The Alliance Defending Freedom, a conservative Christian group that represents Mr. Phillips, said in a brief that the Supreme Court has long recognized a First Amendment right not to be forced to speak. In 1977, for instance, the court ruled that New Hampshire could not require people to display license plates bearing the state’s motto, “Live Free or Die.”

Anger the Progressive Lion and you'll find yourself fighting for your livelihood, if not your life.


NR's Kyle Smith piles on the literary stylings of Her Royal Entitledness: The Real Title of Hillary’s Book: Why I Should’ve Won.

[…] the book only makes sense when you realize that What Happened is a fake title, a P. T. Barnum–style ruse to draw in the suckers. The real subject of this 500-page chunk of self-congratulation and blame-shifting — its real title — is “Why I Should Have Won.” If Hollywood is a place where you peel off the fake tinsel only to find the real tinsel underneath, Hillary Clinton is homo politicus all the way through. It’s all she has. It’s all she is. She earned the Oval Office, dammit, and she wants you to know it. Peel off the phony, power-addled political hack, and all you’ll find is the real, power-addled political hack underneath.

A telling factoid about the book in which Hillary promised to "let her guard down": there are "two pages about her hairdressers, but only two clipped paragraphs about that time she collapsed on 9/11".


■ Arnold Kling takes pains to analyze political faction dispassionately. He counts Four political parties in the fractious US today. And I am in…

4. Conservatarians, meaning conservative-flavored libertarians or libertarian-flavored conservatives. I don’t count the fringe folks on the alt-right–they are electorally irrelevant and out of the picture. There are some Republicans in Congress who are conservatarians, but not any that I know of on the alt-right. Conservatarians worry about unsustainable fiscal policy, the power of the regulatory state, and a loss of key values, such as individual responsibility and respect for freedom of speech.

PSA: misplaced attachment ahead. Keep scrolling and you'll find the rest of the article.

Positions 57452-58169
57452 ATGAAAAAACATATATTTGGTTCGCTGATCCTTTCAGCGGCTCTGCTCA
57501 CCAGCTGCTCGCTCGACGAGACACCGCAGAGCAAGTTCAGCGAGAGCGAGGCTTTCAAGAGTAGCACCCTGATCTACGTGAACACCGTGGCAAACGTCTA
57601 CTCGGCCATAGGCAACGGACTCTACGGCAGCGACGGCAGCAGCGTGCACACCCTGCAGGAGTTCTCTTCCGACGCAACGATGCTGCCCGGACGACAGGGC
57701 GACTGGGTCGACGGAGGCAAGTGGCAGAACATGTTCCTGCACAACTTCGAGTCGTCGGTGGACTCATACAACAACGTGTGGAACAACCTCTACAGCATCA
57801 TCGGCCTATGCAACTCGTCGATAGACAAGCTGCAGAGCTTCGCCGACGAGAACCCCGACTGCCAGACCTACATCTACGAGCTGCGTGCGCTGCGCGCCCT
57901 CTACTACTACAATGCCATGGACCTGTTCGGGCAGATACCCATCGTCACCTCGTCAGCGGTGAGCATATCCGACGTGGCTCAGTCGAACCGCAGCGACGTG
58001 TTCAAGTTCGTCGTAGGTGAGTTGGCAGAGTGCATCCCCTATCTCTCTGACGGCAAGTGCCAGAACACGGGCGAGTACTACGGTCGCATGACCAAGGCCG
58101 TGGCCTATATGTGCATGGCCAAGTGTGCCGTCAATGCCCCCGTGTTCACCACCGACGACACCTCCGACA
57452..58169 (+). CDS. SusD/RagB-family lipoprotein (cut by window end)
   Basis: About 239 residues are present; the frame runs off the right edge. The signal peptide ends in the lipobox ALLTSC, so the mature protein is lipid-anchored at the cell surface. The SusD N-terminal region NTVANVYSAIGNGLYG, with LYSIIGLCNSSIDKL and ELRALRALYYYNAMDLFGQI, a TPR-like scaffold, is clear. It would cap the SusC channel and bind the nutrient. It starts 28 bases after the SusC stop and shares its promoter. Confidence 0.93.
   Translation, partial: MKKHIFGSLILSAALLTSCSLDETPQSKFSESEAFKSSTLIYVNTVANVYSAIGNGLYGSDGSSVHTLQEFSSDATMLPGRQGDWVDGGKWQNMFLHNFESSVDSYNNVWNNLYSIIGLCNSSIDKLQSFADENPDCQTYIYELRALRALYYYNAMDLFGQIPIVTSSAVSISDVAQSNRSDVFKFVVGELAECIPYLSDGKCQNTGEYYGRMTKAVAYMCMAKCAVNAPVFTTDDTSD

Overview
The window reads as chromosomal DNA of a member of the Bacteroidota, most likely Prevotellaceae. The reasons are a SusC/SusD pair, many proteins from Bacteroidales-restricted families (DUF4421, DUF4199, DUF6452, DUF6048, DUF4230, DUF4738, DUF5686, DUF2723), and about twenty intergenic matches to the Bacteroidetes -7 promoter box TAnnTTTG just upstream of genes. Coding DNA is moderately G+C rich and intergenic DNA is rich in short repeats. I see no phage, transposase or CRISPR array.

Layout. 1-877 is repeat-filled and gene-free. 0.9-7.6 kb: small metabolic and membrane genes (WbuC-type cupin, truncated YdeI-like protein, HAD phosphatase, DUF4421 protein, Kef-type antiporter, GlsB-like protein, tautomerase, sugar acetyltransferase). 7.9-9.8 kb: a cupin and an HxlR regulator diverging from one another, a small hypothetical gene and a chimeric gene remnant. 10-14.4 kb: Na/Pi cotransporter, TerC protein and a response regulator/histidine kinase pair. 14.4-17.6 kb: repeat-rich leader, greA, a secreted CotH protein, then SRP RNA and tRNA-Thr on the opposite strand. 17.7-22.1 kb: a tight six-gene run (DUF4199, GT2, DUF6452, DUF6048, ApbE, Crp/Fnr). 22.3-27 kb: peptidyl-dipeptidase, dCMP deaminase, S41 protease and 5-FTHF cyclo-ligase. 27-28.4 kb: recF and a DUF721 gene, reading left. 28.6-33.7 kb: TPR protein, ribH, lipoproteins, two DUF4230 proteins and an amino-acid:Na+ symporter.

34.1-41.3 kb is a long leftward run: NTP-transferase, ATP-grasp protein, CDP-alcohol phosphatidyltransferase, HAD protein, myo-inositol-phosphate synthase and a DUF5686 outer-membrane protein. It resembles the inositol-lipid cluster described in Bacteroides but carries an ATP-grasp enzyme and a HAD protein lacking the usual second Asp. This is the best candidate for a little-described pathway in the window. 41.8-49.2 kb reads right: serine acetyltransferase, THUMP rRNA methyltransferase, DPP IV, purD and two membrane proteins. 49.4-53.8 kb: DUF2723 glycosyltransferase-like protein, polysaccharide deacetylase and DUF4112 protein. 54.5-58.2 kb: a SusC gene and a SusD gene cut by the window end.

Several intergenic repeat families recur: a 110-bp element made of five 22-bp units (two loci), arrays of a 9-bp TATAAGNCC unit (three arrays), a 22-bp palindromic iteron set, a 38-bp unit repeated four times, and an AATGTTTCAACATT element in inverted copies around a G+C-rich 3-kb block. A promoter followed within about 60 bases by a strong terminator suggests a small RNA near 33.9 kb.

None of the four parties are close to a majority, Kling believes, which means that there will be a lot of nose-holding in our future.


■ Scott Sumner has some New Hampshire-related content at his Money Illusion blog. Poverty does not cause social problems (and the cream rises to the top). The odd factoid: The two states with the highest rates of opioid fatalities are West Virginia, one of the poorest states and New Hampshire, one of the richest.

Of course it’s silly to argue that affluence causes addiction—correlation doesn’t prove causation. But it’s equally silly to suggest that people in West Virginia become drug addicts because they are poor. There are a billion poor people (by American standards) in China, and very few are heroin addicts.

Scott doesn't actually explain New Hampshire's opioid problem (West Virginia's either). But he knocks off the economic explanation pretty handily.


■ The LFOD alert also chimed for this NH1 news report: NH becomes 22nd state to decriminalize marijuana.

“The governor and Legislature both deserve a lot of credit for moving the state forward with this commonsense reform,” said Matt Simon, the Manchester-based New England political director for the Marijuana Policy Project. “Unlike his predecessors, who opposed similar proposals, Gov. (Chris) Sununu appears to understand that ‘Live Free or Die’ is more than just a motto on a license plate.

Now if we could just expand it beyond pot smoking…


■ The Caledonian Record is "a family-owned, independent daily newspaper serving six counties in Northeastern Vermont and Northern New Hampshire." And our local paper, Foster's Daily Democrat, could take a few editorial lessons from it. I invite you to read: Tale of Two States

The United States Census Bureau released income data this week and a couple things jumped out at us.

First, the highest median household income in the nation is being earned in New Hampshire. Granite State households are bringing in $76,260/year - 30-percent more than the national median of $59,039.

Second, Vermont is the only state in the country that suffered a rise in our poverty rate. Data shows that over 71,000 Vermonters are now living below the poverty line ($12,228 for individuals & $24,399 for families)… 10,000 more than last year. By way of comparison, New Hampshire has the lowest poverty rate in the country, at 6.9 percent.

And of course…

With their “Live Free or Die” ethos turbo-charging their robust economy, New Hampshire taxes neither sales nor income.

Vermont has a lower opioid death rate, though. So they have that going for them.